Palaces, Aquaducts, Water cisterns

If the Byzantine palaces have not remained to the current day it is because they were not protected as the religious buildings were. Although the palaces were very important examples of Byzantine architecture, none of these buildings are standing today. The excavation which began at the Sultanahmet Park and which extended all the way down to the sea at Cankurtaran has only uncovered a courtyard with a mosaic floor.

Another ruin of a Byzantine palace is the Blakhernai Palace which was referred to as the Tekfur Palace by the Ottomans. Any remains that have been found in the Istanbul area are too incomplete, however, to give us any clear and valuable information. The Bryas Palace ruins in Bostanci do have the largest vaults available to us, and the upper ruins of the palace do provide us with some clues relating to this style of architecture. Researchers who have studied these remains agree that the architecture of the Byzantine palace resembles that of the palace architecture of the Abbasids and the Emevi.

One of the most important types of Byzantine architecture to survive to this day are the aqueducts and water cisterns. The Valens Aqueduct, called the Bozdogan Kemeri in the Ottoman period, is a valuable piece of architecture which is still intact today. This aqueduct extended from Fatih to Suleymaniye and gathered water from various sources along its route from Thrace to Istanbul. One of the most important still surviving cisterns is the Yerebatan Saray (underground palace, the Basilica Cistern built by Emperor Justinian. This cistern covers an area of approximately ten thousand square meters. There are 336 marble columns inside this cistern.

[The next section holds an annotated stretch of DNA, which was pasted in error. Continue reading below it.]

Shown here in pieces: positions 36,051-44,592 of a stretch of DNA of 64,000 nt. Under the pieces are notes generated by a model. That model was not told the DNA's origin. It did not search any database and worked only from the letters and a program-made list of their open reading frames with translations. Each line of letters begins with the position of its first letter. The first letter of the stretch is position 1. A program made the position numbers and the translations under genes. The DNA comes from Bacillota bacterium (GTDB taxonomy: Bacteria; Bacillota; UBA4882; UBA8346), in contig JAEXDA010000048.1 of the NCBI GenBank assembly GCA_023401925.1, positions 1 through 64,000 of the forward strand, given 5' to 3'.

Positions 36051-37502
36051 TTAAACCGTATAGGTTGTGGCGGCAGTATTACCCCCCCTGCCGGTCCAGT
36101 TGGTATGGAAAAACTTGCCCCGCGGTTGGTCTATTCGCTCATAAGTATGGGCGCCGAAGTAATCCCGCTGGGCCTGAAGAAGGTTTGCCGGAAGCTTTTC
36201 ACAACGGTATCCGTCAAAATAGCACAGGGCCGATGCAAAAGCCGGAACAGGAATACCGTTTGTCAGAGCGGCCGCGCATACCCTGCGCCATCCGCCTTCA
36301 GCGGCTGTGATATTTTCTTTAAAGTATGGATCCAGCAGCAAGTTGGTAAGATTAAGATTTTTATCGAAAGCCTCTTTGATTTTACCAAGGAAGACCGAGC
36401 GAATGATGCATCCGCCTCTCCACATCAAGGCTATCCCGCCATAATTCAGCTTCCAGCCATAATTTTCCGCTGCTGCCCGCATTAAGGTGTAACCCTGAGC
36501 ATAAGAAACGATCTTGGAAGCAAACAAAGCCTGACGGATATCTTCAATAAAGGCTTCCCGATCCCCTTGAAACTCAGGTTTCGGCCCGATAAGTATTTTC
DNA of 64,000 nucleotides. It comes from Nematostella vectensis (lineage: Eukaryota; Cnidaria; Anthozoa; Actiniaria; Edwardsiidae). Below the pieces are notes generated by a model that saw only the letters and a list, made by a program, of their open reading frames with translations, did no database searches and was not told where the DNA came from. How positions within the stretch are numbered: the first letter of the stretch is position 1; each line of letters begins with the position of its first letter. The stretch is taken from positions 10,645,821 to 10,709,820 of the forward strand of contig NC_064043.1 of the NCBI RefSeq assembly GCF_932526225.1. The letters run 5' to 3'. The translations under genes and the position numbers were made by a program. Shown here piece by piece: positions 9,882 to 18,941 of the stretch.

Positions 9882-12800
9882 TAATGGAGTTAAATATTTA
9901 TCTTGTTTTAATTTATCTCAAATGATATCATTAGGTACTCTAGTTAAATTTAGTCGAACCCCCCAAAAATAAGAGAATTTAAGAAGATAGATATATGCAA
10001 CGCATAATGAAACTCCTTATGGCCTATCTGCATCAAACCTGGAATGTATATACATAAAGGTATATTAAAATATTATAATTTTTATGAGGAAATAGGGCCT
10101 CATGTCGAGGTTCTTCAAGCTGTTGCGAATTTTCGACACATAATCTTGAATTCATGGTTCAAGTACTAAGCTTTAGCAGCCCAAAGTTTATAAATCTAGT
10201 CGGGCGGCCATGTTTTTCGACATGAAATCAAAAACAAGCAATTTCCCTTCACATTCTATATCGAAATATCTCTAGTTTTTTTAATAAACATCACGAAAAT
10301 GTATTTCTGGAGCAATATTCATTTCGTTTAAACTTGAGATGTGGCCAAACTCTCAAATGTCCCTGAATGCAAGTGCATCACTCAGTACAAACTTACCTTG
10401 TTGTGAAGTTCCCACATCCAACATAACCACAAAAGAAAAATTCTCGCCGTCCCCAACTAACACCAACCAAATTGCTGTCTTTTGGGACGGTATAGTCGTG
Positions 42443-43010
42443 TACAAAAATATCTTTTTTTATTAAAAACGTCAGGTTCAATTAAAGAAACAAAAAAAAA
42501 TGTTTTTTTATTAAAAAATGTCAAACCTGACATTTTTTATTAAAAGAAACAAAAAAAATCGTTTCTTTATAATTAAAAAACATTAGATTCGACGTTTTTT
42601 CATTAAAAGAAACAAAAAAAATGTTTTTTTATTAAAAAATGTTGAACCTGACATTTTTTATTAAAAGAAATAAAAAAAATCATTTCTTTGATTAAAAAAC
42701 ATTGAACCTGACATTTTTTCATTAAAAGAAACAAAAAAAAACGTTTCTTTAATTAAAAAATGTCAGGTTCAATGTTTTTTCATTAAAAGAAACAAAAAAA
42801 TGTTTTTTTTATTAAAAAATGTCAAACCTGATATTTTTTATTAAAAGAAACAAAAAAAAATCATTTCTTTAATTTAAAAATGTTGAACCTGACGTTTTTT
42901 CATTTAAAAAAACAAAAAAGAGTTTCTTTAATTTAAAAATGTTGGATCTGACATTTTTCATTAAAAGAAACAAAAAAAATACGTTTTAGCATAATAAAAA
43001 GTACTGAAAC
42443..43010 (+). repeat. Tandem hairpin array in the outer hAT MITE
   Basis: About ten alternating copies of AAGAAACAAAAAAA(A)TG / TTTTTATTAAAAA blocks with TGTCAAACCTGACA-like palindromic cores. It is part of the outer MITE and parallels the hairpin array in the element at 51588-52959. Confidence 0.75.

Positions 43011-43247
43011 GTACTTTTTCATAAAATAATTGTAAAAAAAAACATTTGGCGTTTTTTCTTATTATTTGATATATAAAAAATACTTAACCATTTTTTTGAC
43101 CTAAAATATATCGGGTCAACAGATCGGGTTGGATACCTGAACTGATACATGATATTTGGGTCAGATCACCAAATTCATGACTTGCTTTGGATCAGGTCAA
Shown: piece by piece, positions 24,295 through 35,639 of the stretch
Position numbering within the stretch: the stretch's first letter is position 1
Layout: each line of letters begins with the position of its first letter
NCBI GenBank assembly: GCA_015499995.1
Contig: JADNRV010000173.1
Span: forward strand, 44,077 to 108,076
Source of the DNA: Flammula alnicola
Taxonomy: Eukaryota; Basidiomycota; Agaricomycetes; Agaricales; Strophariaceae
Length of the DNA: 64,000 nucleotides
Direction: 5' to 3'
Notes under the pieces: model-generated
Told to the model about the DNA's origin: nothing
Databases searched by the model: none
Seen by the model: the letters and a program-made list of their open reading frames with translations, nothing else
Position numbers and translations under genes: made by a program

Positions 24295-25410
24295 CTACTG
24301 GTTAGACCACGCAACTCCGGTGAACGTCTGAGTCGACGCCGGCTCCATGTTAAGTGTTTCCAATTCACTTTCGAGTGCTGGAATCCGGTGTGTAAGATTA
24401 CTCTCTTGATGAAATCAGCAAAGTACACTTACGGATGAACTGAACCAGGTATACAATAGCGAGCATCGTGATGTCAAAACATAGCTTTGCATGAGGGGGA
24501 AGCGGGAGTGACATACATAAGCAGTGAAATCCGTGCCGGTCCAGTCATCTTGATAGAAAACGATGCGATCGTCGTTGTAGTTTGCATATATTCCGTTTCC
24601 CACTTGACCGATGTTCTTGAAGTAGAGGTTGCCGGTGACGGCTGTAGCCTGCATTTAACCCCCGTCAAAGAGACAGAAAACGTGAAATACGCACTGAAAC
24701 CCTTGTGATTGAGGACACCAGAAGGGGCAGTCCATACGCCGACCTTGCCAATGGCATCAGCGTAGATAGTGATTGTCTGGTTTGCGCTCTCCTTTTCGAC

Even if the art of sculpture was not as important to the Byzantines as it was to the Romans, it still played a very significant role in the artistic life of the Byzantines. There are numerous statues and busts of Byzantine emperors and other government officials on exhibit at the Istanbul Archaeological Museum and at other museums in the world. The base upon which the obelisk at Sultanahmet Square rests is a relief of the Emperor Theodosius the Great, and the relief also pictures leading members of the place,and individuals from the military and the common people watching the ceremonies held at the Hippodrome. One of the other unique characteristics of art in the Byzantine period was the advancement reached in decorated handicrafts. Unfortunately, however, the wide and busts of Byzantine emperors and majority of these artifacts were plundered by the Crusaders during their campaign in Anatolia.

The fired pottery, candle holders, and seals which were used in every-day life, plus the ornaments of silver and gold have been admired both by researchers and by experts in these fields. Numerous articles remaining from the Byzantine period are exhibited in many of the museums Istanbul and there are many examples of hand-written documents of the Byzantine to the found in the library of the Topkapi Museum



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